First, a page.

Diversity brings more perspectives to your business. 

A diverse organisation ensures that its staff is made up of a range of people.  In an ideal situation, the organisation should be aiming to be as globalised as the world outside of the office doors by hiring people who represent different races, genders, socioeconomic statuses, sexual orientations, religions, ethnicities or national origins, and mental or physical abilities.  That sounds great on paper, but what are the benefits of creating a diverse workforce and how does it translate to hiring policies?

Racial Diversity in Scotland

Often diversity is seen in terms of just multiculturalism, but it is important for businesses to think outside of the ‘ethnic’ model of diversity.  After all, Scotland is not statistically a very ethnically diverse country, with the percentage of the population identifying as white sitting at 96%[1]

A truly diverse organisation needs to integrate differences in age, sexual orientation, language, education, and more.  The fastest growing demographic in the UK workforce is women over the age of 50[2] - how is this demographic represented in your workforce?

What are the Benefits of a Diverse Workforce for a Business?

Financial Benefits

The first statistic often cited when looking at diversity is the financial benefits.  According to a study by McKinsey[3], companies in the top quartile of gender diversity are 15% more likely to have financial returns that are above their national industry median. Companies in the top quartile of racial/ethnic diversity are 35% more likely to have financial returns above their national industry median. 

Greater innovation

Beyond these economic benefits, a diverse workforce has been proven to boost employee engagement and performance.  In a workplace, as in our wider society, diversity will often result in a broader spectrum of ideas, creativity, and skillsets – all of which is highly beneficial in any growing business.

Source: Science Daily

More engaged employees

When people’s differences are recognised, embraced, and even celebrated within an organisation, people are more likely to be confident in their own abilities, and when people are in a position to better understand each other's different points of view, collaboration is improved, and conflict is reduced. 

Improved talent and customer acquisition and retention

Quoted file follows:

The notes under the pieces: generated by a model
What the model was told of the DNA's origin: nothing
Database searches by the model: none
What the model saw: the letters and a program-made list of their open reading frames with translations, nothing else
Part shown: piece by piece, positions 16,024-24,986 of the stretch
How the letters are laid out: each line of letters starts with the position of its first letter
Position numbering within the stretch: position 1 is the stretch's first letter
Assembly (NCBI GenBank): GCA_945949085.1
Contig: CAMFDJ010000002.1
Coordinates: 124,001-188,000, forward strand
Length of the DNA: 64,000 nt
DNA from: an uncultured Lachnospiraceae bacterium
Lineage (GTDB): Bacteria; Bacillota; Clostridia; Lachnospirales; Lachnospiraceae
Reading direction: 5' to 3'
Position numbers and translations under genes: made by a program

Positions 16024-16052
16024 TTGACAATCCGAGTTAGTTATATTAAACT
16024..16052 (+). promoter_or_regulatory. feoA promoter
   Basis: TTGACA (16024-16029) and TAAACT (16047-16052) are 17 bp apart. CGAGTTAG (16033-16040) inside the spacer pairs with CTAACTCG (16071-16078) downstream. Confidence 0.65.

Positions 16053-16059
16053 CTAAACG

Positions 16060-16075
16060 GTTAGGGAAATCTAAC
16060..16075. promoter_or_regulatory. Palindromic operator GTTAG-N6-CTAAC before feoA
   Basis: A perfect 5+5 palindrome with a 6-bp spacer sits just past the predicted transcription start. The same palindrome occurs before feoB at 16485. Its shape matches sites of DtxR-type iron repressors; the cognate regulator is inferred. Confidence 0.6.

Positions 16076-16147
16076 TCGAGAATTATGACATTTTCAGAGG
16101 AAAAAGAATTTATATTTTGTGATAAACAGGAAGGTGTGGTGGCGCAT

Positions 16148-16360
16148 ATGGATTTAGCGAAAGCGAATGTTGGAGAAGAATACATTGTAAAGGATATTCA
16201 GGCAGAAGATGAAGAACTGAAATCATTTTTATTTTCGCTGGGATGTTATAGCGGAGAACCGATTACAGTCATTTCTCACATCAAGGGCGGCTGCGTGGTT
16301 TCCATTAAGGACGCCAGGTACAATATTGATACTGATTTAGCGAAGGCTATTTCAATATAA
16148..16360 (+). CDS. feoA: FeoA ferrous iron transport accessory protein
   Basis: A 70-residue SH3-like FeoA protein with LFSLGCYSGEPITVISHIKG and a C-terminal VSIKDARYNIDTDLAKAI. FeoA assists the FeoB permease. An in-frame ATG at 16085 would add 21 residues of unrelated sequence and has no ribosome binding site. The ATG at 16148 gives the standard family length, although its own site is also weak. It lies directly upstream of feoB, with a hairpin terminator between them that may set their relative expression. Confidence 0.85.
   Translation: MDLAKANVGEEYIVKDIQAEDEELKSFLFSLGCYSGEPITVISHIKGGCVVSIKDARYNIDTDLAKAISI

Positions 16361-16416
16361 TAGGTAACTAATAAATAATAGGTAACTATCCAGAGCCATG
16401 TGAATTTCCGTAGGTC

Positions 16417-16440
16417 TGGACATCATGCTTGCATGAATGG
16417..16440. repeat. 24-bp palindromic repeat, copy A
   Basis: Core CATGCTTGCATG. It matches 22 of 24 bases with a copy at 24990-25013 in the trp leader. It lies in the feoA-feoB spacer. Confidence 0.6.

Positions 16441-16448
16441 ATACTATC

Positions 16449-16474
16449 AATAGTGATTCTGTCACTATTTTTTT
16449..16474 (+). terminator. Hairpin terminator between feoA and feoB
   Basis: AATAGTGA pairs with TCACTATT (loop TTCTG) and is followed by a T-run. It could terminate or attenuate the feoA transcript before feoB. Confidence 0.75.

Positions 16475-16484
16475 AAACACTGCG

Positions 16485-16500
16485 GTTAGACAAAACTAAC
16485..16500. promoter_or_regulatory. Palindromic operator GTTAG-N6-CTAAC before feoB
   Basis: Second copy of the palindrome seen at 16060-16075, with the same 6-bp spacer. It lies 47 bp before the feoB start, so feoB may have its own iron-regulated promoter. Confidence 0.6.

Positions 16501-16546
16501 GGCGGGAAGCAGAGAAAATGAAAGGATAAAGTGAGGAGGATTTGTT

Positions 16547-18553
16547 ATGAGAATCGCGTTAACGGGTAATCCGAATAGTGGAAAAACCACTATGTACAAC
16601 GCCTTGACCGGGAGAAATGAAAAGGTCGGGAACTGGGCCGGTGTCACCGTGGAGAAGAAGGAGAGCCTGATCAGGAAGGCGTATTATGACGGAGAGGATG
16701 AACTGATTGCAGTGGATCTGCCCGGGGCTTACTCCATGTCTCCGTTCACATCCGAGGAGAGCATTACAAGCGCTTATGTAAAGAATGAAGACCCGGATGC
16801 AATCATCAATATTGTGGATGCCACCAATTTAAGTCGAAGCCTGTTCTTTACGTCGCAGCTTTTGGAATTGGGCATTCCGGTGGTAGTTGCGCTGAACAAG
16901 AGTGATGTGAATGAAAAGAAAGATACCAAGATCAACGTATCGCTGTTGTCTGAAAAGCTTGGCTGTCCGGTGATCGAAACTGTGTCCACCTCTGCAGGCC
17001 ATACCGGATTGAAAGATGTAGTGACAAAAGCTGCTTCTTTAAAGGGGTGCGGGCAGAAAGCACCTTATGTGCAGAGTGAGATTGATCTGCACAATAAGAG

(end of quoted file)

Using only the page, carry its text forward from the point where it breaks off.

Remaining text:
Being a diverse business with a forward-thinking culture will also help with talent acquisition and retention as DEIB is now regarded as a top priority for new graduates when they are considering who to work for.  It will also improve your understanding of your customers by having people who share their experiences on your team.

Source: Glassdoor

How does this translate to hiring?

It is easy to get overwhelmed when it comes time to create a diversity recruitment strategy.  Dismantling existing entrenched hiring policies, especially in larger organisations, can seem impossible, even when everyone involved is completely sold on the benefits of diverse hiring.  The key is to focus on small steps, and you will achieve the bigger goals in time.

The first step, as with any project, is the audit.  You need to assess your current hiring practices to make certain that special care is being taken to ensure hiring is based on merit, and biases related to a candidate’s age, race, or sexual orientation are reduced.  Remember, diversity hiring is NOT workplace diversity for the sake of it but guaranteeing that at all stages of the recruitment process are designed to promote rather than hinder diversity.  That includes everything from candidate sourcing to pre-hire assessments, to contracts, and even onboarding.

While you carry out your audits, and work on creating a wider, more complete recruitment policy, there are small steps you can take right now to help improve your diversity recruitment. 

Improve your job postings by:

  1. Removing ‘masculine’ words from your job posting (try this tool to check your current ad).
  2. Ensuring there are no benefits related to religion in the description (e.g. extra ‘Christmas holidays’ might not be appealing to a Muslim candidate!).
  3. Promoting your diversity friendly characteristics, e.g. flexible working, no ‘forced’ holidays.

At your screening stage you can:

  1. Check your screening criteria for diversity hindrances – if you are known to prefer candidates from certain schools, universities, or even previous companies, you could be decreasing the diversity of your candidate pool.
  2. Try ‘blind hiring’ tools which anonymise applications to help reduce any unconscious bias in your screening process.

Small steps like this are just the beginning, but you need to start somewhere.  If you are seeking to create a diverse hiring policy – get in touch with our HR team for guidance today.

Diversity does not end at Hiring

Remember, workplace diversity doesn't just extend to hiring diverse individuals, it is about appreciating differences between individuals, and in context with the workplace, ensuring that each of these varying attributes and characteristics are valued, and that the participation of these employees is equal.

Take a look at our articles on Equity, Inclusion, and Belonging to find out more.

[1] https://worldpopulationreview.com/world-cities/glasgow-population

[2] https://www.cipd.co.uk/Images/menopause-people-professionals-top-tips_tcm18-55428.pdf

[3] https://www.mckinsey.com/~/media/mckinsey/business%20functions/organization/our%20insights/why%20diversity%20matters/diversity%20matters.ashx